Tuesday, July 13, 2010

Banking on the Future

The last semester at the George Washington University was a great introduction to the next stage of my studies: real-life application of everything I’ve learned so far.

As far as courses are concerned, Global Investment Banking gave an interesting overview of the main activities investment banks engage in, accompanied by great stories based on the experiences of Mr. Seale, who started his own investment bank and had been teaching the course for a good number of years. It made me all the more interested in finance, but I also realized that I didn’t want to help just any company go public or take over another company. I want to do that for companies that play a pivotal role in economic development and sustainability, such as power generation, infrastructure, finance or telecom. Those kind of industries is where I want to apply my knowledge.

For my International Portfolio Management course, I had to put together a portfolio of securities to maximize the return on the portfolio. While this was an interesting exercise, I also realized that I wanted to engage in more long-term investment with the goal of helping a company (or rather a community or country) grow, not just to make money for myself or my client.

For the Capstone project, I developed a financial model for a waste-to-energy plant. That was a lot of fun, and it made me realize that I like to work with numbers and manipulate them in Excel. It's like solving a complex puzzle using the countless tools offered by Excel. That is something I want to learn more about and get more experience in in the near future.

Apart from coursework, I learned a lot from my experience with SIFE GWU. While I finished my project that aimed to teach artists how to be more successful in marketing their work, I didn’t manage to find a successor and build a sustainable team. So SIFE GWU doesn’t exist anymore. I guess it takes more time and dedication, more motivated people and a longer breath to set up a team. I still like to implement my own ideas, though, and I hope to start something up again in the future, but hopefully in a more professional, thorough way.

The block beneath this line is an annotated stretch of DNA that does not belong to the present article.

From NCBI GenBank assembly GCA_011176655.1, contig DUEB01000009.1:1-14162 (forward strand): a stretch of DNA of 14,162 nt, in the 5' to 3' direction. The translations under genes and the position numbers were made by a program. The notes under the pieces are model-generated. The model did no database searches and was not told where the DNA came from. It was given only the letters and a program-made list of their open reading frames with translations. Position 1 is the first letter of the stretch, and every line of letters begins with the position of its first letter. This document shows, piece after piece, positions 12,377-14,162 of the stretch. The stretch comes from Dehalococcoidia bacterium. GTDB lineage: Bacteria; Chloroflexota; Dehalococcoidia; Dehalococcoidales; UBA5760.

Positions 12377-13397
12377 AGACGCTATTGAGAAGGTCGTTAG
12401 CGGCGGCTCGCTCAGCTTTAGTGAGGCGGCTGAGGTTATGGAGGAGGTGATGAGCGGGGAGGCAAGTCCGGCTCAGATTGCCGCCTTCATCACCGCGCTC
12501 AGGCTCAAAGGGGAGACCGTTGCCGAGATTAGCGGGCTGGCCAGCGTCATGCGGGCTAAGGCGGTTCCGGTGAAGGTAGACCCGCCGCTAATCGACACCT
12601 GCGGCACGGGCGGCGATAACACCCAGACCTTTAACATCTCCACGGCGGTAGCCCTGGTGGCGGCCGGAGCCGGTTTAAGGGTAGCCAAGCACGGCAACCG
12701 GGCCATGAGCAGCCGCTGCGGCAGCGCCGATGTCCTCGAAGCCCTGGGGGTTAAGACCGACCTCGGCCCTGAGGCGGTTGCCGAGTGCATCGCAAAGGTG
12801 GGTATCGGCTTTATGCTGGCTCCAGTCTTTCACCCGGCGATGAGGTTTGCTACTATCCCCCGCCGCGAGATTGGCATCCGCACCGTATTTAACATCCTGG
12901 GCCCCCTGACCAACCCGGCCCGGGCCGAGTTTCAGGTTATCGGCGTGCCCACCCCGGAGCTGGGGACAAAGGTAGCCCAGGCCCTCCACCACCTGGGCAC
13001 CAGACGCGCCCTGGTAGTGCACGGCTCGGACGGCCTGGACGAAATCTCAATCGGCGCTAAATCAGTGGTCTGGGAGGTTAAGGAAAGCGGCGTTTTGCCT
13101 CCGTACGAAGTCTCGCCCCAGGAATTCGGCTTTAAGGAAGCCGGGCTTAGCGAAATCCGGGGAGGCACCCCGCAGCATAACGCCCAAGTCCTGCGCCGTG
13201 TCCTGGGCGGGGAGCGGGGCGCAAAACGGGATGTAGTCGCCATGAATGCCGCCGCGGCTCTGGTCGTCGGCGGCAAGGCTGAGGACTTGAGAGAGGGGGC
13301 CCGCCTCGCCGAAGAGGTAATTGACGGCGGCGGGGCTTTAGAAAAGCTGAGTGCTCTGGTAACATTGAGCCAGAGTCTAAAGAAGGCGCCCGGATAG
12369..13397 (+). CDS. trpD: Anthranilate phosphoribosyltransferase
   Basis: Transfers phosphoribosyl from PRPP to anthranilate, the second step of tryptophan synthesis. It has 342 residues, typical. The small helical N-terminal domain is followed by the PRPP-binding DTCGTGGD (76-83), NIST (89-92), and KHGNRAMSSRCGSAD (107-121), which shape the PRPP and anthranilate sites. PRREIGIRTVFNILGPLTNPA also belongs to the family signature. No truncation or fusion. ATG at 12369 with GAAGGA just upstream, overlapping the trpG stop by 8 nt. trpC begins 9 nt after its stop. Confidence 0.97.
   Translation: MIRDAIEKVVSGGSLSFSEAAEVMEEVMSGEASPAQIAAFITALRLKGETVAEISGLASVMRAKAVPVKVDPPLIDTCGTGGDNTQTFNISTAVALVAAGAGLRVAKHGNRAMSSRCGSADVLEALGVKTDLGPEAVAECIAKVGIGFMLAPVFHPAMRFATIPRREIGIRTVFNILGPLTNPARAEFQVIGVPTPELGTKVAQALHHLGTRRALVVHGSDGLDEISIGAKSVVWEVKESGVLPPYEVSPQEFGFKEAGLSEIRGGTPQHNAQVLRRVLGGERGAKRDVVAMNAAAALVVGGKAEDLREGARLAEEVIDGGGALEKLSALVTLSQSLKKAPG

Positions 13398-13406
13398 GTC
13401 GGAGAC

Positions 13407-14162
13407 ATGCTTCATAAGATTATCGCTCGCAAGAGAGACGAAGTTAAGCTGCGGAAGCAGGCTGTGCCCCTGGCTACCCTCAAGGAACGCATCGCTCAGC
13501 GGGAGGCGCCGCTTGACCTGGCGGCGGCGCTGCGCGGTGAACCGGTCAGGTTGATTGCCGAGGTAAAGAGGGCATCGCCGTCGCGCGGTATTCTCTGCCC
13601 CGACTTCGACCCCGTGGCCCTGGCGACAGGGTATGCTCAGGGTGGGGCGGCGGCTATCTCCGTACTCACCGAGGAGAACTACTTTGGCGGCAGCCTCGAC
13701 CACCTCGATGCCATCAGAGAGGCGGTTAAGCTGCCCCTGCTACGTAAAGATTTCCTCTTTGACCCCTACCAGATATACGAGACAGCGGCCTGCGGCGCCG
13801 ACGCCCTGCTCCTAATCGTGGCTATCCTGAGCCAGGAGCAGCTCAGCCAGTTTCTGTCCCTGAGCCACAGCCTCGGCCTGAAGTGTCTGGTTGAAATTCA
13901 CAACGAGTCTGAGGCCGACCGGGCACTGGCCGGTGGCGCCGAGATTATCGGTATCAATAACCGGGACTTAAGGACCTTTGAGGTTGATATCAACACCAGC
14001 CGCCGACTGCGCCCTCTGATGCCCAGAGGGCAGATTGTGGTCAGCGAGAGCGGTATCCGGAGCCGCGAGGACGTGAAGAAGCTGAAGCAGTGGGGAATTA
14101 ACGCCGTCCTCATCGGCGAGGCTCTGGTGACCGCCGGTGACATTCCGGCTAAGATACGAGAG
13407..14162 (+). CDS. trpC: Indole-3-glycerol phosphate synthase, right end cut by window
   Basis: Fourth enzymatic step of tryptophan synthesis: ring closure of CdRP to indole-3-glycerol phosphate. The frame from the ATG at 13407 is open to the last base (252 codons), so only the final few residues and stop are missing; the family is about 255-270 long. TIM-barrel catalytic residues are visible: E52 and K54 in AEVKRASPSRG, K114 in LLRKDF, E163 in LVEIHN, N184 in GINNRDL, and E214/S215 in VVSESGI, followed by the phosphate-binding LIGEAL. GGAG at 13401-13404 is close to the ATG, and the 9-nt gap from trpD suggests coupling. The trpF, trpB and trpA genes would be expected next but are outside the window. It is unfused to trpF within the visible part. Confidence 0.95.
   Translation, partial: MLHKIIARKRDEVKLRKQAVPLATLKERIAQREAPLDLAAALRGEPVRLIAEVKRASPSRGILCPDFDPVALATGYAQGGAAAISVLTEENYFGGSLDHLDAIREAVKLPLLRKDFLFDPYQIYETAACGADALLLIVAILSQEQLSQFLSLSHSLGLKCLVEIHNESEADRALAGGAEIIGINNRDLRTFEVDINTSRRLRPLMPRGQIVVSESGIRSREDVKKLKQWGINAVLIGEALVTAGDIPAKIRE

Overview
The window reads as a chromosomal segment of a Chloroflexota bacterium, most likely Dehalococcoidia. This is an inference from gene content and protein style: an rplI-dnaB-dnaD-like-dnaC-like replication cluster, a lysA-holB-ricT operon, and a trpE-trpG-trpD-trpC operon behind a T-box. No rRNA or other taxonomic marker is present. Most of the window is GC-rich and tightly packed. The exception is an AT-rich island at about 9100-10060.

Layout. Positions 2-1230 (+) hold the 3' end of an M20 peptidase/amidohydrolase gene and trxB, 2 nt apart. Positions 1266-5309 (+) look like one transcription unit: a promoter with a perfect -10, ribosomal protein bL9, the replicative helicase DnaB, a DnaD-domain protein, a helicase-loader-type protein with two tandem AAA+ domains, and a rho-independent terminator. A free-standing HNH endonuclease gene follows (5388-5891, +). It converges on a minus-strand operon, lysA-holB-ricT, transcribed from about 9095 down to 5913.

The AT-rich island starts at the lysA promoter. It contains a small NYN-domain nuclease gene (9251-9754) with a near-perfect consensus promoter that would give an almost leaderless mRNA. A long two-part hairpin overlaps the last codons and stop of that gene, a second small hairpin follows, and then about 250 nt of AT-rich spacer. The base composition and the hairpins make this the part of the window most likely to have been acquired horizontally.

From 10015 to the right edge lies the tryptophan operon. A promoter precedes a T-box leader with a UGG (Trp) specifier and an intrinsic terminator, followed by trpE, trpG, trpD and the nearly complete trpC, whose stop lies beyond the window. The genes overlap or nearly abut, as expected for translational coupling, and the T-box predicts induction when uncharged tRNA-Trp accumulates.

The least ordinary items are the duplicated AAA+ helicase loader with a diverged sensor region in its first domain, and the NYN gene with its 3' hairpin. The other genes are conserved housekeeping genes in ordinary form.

Another lesson I learned during the last semester is that job search, career and compensation are quite different in the US and in the Netherlands. I sent out many resumes to American companies, applying for all kinds of jobs with investment funds, development agencies, clean-tech start-ups and financial institutions, but barely heard back from them. Even if I would have gotten a job, I probably would have been doing some kind of back-office task for the first few years before moving on to the interesting stuff. I might have gotten a really nice salary, but not many vacation days or other benefits. Basically, what I realized is that a master’s degree doesn’t mean much here. You need at least a couple of years of experience and well developed technical skills to start at an interesting position at any company.

In the Netherlands, on the other hand, I think many employers expect more from recent graduates, especially if they have a master’s degree. Because you should be smart, learn quickly and be highly motivated, you are involved in a wide range of activities, including decision making processes. At least, that was already the case when I interned with the procurement department at ABN AMRO. Even if the salary might be a bit lower, this is more than compensated by a wide range of benefits, including a good amount of vacation.

So I not only applied for jobs in the US, but also in the Netherlands, and a few weeks ago, I passed the final round of interviews with ING Bank and got accepted in their ING Talent Program. This traineeship contains a six-week long intensive banking course, followed by a few rotations at different departments. I applied for their Commercial Banking program, and hope to focus on structured finance, which includes the financing of energy, infrastructure and power projects. ING aims to expand their lending activity in these sectors, so I think it will be a great opportunity to get some experience – learning more about what I like while applying everything I’ve learned so far.


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